Anbernic is a Chinese firm that develops vintage gaming portable devices, the majority of which are powered by Android or Linux software. However, it appears that the business is working on its first Windows-based mobile gaming PC.

This might make the next Anbernic Win600 a viable alternative for gamers wishing to play recent PC games, albeit the new model will almost certainly be Anbernic’s most costly system to date, with most of the company’s existing devices costing between $50 and $250.

The new Windows handheld hasn’t been formally revealed by Anbernic, but a collection of images included in a recent patent filing make it plain that the device is meant to run Windows. A video showing what seems to be an engineering sample has also lately gone viral.

The video displays a device that appears quite similar to the generated pictures we’d previously seen, with a display in the middle and gaming controllers that include a D-Pad, two analog sticks, X, Y, A, and B buttons, as well as shoulder buttons. On the rear, there’s a vent that indicates the gadget is actively cooled, as well as USB Type-A and Type-C connectors on the top.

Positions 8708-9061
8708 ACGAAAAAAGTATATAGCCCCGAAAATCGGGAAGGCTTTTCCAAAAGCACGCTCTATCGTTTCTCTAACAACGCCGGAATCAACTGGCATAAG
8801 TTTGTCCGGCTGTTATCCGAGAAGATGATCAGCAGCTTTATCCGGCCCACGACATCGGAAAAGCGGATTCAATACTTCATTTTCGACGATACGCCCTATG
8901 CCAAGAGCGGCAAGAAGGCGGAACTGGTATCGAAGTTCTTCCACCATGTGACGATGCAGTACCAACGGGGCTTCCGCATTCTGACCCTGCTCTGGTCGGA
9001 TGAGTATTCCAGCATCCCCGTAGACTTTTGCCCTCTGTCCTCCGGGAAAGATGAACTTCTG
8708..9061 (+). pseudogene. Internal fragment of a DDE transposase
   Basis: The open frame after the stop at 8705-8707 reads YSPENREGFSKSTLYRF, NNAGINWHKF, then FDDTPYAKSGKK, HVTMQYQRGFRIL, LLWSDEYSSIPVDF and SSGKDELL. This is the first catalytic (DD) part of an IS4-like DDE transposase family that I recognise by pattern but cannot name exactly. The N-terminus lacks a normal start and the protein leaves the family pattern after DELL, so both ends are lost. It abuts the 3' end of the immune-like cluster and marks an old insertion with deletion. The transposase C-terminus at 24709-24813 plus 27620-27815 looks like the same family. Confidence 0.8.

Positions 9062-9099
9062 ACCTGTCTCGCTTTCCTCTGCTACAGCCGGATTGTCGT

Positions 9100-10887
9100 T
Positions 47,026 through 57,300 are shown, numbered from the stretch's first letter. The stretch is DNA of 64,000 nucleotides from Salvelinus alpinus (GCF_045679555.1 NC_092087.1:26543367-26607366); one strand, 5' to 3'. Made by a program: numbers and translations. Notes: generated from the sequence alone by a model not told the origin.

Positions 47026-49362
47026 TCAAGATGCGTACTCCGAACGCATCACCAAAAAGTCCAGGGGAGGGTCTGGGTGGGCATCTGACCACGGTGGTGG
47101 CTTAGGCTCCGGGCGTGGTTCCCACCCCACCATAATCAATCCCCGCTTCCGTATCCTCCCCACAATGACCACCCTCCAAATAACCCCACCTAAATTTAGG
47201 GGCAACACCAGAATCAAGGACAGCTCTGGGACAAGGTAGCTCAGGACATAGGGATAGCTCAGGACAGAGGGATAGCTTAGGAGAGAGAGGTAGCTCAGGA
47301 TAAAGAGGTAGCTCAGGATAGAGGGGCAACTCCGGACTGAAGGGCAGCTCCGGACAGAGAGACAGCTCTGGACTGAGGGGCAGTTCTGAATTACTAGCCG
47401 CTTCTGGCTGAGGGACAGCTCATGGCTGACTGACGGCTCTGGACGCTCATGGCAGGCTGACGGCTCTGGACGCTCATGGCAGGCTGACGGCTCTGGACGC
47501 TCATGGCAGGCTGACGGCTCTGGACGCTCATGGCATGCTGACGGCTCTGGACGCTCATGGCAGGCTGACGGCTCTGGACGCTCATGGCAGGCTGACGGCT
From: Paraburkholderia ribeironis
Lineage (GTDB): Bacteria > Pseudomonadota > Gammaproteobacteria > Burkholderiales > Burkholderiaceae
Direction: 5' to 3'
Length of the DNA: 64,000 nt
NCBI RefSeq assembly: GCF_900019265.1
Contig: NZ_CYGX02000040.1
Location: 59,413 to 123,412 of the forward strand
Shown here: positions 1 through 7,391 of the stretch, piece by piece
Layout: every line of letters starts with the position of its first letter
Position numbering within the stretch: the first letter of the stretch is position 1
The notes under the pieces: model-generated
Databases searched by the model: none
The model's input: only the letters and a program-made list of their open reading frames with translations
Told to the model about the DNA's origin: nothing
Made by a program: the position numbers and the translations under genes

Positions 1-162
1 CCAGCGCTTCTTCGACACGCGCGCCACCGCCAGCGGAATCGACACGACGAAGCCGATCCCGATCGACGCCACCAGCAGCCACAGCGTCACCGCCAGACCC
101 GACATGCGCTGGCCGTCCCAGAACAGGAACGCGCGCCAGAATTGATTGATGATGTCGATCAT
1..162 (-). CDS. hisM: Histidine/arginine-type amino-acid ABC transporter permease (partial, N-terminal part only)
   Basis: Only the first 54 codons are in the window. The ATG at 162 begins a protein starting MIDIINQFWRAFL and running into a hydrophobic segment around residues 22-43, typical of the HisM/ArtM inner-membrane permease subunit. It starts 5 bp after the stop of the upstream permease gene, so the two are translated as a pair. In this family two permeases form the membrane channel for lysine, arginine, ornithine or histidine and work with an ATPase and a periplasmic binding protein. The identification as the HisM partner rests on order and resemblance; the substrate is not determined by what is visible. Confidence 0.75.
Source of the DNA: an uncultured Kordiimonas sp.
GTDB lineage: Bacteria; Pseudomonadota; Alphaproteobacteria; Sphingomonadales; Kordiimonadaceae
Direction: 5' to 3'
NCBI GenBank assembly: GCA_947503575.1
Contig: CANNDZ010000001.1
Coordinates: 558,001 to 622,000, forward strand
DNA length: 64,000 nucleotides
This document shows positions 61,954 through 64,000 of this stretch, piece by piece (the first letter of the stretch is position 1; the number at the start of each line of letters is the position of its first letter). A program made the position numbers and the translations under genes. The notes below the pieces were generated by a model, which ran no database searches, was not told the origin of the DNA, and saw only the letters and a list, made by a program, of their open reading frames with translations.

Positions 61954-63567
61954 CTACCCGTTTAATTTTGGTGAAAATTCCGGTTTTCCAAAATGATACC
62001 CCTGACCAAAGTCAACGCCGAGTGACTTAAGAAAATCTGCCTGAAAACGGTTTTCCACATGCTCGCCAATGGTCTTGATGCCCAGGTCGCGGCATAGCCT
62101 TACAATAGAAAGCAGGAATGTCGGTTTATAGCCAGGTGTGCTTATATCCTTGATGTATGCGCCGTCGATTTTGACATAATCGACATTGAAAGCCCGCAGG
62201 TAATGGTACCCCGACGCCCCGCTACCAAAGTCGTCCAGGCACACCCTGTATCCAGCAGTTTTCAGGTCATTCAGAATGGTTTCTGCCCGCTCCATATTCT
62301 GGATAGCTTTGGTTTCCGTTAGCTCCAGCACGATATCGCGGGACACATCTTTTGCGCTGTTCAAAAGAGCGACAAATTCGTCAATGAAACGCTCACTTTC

On one side, there’s a home key, and on the other, there’s a Windows key, which will most likely be used as a Start Key. Stereo speakers, a 3.5mm audio connector, and a microphone are likely to be included as well.

There’s also a button on the left side of the device that allows you switch between game controller and mouse modes, something we’ve seen on previous Windows-powered handhelds that makes Windows a bit simpler to use on devices without a mouse or physical keyboard. This will most likely allow you to move a cursor with an analog stick while performing left and right-click activities using action buttons.

There’s no news on specs or pricing, but it’s a good guess that a Windows-powered handheld will feature a more costly processor than most of Anbernic’s devices to date, resulting in a higher price tag.

If and when Anbernic’s Windows-based handheld hits the market, it’ll join a competitive field that already includes tiny Chinese businesses like GPD, One Netbook, and AYA, as well as Valve’s Steam Deck (which will ship with the Linux-based Steam OS, but which has all the hardware necessary for Windows gaming if anyone feels the urge to replace the operating system).